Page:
Part 4: Hochliteratur (high literature) and Kleinliteratur (low literature)
To understand Karl Ludwig Schmidt’s argument concerning the genre of the canonical gospels, we need first to understand his usage of the terms Hochliteratur and Kleinliteratur. These terms are difficult to translate into English, because we lose the nuance of the German words, while picking up unwanted baggage from their English equivalents.
Literally, they mean “high literature” and “low literature,” and that’s exactly how they’re rendered in The Place of the Gospels in the General History of Literature. However, in some translations of form critics’ works, you’ll see them left untranslated. Sometimes you’ll see Kleinliteratur translated as “folk literature” or “popular literature.” The translator of our text, Byron R. McCane, chose to translate the terms literally, since for him to leave terms untranslated is an admission of defeat. I’m not sure I agree with that position, but at least he has his reasons. There’s no right or wrong approach, I suppose.
No new thing under the sun
McCane is certainly wrong, however, about the origins of the terms. He writes:
Many scholars who discuss Die Stellung [i.e., The Place (of the Gospels)] choose not to translate these German terms. They are, after all, neologisms created by Schmidt to designate specialized literary categories. (p. xxxii, emphasis added)
The terms are not neologisms; they predate Schmidt. As far back as 1919, Martin Dibelius used Kleinliteratur in From Tradition to Gospel. In the first edition (Tübingen, 1919) he wrote:
In erhöhtem Maße wird dies alles von der sogenannten Kleinliteratur gelten. (p. 1, emphasis added)
In the English translation this sentence reads:
What we have said is true also in humbler forms of literature. (p. 1, emphasis added)
You can find the terms in discussions of literary works dating as far back as the late 19th century. A quick survey of Google Books reveals that Hochliteratur and Volksliteratur were in use at least as far back as 1891. Conceptually, then, the terms and the concepts behind them had been current in German academia (viz., history of literature, literary criticism, etc.) for a couple of decades before Schmidt’s The Place of the Gospels was published.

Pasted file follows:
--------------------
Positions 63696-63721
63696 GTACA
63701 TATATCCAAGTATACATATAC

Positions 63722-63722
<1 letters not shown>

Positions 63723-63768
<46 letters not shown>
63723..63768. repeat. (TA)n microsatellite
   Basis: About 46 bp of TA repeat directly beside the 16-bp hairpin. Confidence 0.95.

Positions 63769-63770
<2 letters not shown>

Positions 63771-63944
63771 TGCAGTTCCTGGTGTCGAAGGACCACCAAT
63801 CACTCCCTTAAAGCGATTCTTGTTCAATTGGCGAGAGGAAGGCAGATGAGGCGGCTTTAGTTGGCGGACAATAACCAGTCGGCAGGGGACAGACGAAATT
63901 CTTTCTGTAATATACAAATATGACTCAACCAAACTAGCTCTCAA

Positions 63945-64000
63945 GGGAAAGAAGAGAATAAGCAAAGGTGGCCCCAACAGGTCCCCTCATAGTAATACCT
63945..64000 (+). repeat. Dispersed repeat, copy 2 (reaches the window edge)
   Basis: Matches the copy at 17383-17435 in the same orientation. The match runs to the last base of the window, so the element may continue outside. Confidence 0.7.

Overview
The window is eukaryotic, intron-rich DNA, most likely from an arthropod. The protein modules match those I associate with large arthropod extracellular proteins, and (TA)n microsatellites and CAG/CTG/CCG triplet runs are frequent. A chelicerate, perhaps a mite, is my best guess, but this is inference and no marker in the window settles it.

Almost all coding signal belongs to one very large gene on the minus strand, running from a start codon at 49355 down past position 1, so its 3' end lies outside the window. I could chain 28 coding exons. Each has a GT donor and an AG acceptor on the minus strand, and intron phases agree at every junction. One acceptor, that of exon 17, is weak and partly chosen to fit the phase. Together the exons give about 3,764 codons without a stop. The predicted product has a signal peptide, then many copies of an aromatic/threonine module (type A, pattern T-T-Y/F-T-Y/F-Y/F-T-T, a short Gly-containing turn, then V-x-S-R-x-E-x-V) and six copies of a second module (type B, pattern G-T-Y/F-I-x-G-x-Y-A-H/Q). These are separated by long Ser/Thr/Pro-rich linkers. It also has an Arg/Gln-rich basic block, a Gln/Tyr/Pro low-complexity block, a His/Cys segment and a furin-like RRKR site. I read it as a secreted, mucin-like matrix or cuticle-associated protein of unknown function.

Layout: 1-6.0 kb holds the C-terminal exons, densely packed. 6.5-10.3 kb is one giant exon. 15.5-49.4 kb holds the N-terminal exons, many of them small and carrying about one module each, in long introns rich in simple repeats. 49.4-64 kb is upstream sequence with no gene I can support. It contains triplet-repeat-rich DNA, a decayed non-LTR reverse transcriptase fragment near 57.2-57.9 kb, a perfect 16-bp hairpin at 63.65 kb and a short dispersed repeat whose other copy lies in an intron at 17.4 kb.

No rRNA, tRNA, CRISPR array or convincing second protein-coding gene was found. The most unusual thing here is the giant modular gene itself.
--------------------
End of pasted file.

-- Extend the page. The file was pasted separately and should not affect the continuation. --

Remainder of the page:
McCane is hardly alone. I can only guess that most people who have read (or claim to have read) Dibelius are familiar only with the second edition of From Tradition to Gospel (1933), and are unaware of the first edition (1919). It’s also a bit hard to trace the usage of these terms, because when translators convert them into English, you never know what you’ll get — Low literature? Folk literature? Folk tales? Popular literature? Humbler forms of literature?
The ideal type is a fiction: a tool that we use to help us better comprehend the issues at hand. It’s a subjective model of the problem domain, not an objective definition of reality.
Before we continue, let’s review the concept of ideal types. If we were to envision the ideal parliamentary democracy, we would list the defining characteristics — some integral, others peripheral — generally held in common. We would not expect any particular, real-world parliamentary democracy to have every one of these characteristics. That does not mean they are something else. Nor does it mean that our ideal type is invalid. On the other hand, if a nation-state coincidentally shares a few peripheral characteristics or partially shares one of the core characteristics, that doesn’t mean it has magically become a parliamentary democracy.
Likewise, if we created a list of all the defining characteristics of Hochliteratur or Kleinliteratur and compared that list against extant works of literature from the ancient Greco-Roman world they won’t all correspond perfectly against the ideal types. That’s because, as we all should know, the ideal type is a fiction: a tool that we use to help us better comprehend the issues at hand. It’s a subjective model of the problem domain, not an objective definition of reality. Continue reading “The Genre of the Gospels: How the Consensus Changed (Part 4)”